by MICHAEL WOODHEAD
This month China's State Council has announced its biggest ever policy move towards developing a private healthcare system in China: it has made private hospitals eligible for reimbursement under the national health insurance coverage plans. In other words, private hospitals can now compete for China's equivalent of 'Medicare' rebates. Since most urban Chinese are covered by some kind of national health insurance policy, this is huge.
The State Council announced a raft of other measures that will make it easier for private hospitals to compete against the giant and powerful public hospitals. The government has announced tax breaks for private hospitals and abolished a lot of regulatory barriers such as rules on bed numbers. It has also said that nonprofit private medical institutions should get subsidies from the government.
These changes are a signal of a major change in China's government health reforms. Up till now, the government has made incremental changes to try foster the development of private hospitals (or "private capital invested medical institutions" as the cosmetic-Marxist state media still refer to them).
The government has tried to encourage doctors to work outside the public system by abolishing many of the restrictions on 'moonlighting'. It has eased the rules on foreign companies investing in private hospitals. It has abolished the pharmaceutical profit-skimming by public hospitals by stipulating a no-commission policy on drug sales.
However, none of this has been enough. The small reforms haven't worked because the powerful State-Owned Enterprise hospitals have been the elephant in the room of China's healthcare system. They control the income (from health insurance and out of pocket payments), they control the real estate, the equipment ($2 million for an MRI machine anyone?) and the workforce - and they also control the medical training. It's also not too obvious to state that the big public hospitals are run by the local government - who make the rules.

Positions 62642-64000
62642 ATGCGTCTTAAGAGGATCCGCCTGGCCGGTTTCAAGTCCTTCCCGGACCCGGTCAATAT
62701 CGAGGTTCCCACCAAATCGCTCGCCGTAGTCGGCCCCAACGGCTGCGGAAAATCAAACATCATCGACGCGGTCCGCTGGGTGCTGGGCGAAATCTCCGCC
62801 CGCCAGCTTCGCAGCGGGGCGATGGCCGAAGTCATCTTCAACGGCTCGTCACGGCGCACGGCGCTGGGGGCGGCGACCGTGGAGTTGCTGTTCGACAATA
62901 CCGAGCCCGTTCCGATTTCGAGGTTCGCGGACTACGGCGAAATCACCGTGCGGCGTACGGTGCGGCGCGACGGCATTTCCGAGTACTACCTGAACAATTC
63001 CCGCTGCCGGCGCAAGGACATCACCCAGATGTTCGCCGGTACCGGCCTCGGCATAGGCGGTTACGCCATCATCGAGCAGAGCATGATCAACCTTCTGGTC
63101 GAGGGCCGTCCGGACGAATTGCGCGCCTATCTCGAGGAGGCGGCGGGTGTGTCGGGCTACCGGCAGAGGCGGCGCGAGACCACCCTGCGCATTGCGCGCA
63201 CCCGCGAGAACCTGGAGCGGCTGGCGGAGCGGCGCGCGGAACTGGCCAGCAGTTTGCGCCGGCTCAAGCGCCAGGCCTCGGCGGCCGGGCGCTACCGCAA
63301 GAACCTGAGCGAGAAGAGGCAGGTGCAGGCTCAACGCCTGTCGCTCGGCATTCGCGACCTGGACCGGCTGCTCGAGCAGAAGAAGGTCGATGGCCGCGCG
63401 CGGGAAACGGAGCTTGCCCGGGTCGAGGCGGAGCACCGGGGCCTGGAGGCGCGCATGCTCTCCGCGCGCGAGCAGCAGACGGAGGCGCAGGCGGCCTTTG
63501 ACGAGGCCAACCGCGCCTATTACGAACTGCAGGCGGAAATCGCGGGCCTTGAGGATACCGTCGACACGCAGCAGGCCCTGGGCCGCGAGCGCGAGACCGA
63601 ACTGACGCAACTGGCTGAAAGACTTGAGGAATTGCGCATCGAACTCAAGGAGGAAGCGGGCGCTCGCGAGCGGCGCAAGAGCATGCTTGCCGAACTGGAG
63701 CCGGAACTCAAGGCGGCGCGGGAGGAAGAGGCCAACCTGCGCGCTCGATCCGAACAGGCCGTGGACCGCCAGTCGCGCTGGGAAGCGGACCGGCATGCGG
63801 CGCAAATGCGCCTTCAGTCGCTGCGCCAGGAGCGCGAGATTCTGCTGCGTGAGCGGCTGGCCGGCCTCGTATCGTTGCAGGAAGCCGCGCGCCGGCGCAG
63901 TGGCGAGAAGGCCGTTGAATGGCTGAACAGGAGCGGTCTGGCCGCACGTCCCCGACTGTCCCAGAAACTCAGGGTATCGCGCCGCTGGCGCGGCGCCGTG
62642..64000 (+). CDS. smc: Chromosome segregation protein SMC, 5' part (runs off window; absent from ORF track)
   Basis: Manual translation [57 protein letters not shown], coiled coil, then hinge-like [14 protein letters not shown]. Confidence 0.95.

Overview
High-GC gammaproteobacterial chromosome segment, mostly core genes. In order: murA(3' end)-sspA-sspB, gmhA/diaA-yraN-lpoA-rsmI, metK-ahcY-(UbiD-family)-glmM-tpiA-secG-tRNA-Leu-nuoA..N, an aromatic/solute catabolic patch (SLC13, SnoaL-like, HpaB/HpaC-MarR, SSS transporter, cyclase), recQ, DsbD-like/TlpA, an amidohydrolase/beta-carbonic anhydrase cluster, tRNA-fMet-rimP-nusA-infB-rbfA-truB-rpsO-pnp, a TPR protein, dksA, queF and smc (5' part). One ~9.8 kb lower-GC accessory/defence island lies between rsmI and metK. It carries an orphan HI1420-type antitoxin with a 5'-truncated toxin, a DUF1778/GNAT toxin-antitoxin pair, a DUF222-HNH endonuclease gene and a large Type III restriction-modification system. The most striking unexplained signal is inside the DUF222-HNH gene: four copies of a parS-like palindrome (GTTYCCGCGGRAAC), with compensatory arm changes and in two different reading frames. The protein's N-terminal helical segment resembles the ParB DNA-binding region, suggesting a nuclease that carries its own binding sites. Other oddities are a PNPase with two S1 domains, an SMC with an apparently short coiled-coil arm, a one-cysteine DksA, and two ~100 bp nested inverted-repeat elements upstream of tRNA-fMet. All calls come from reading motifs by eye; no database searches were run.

The central government has finally woken up to the fact that the only way to truly reform the healthcare system is to undermine it. The new deregulation steps will divert revenue from the public hospitals and give investors the belief that there is a genuine business case for private hospitals to succeed in a tough market.
Until now, the private hospital sector has been small, stymied and suspect. Official figures say that private hospitals account for about 10% of hospital beds - and patients, with most private hospitals being small specialist clinics of limited influence. The small private hospitals have never had the capital or networking to compete in purchasing power with the big government funded hospitals - and hence have a reputation for having limited equipment, staffing and resources. Many of the privately operated clinics have a reputation for offering aggressively marketed but suspect services (fertility and impotence clinics, cosmetic surgery etc) and for overcharging.
In the Chinese media, analysts are saying the new deregulation changes will awaken investor interest in the private hospital sector - with specific interest coming from pharmaceutical companies. One example is Shanghai's Fosun Pharmaceuticals, which has a subsidiary "Hospital Medical Investment Management" company that has just signed a "framework agreement" to set up private hospital services in Yulin City
It remains to be seen whether the changes will help the National Health and Family Planning Commission (NHFPC) and Chinese government achieve its aim of doubling the number of private hospital beds from 10% of total to 20% by 2020.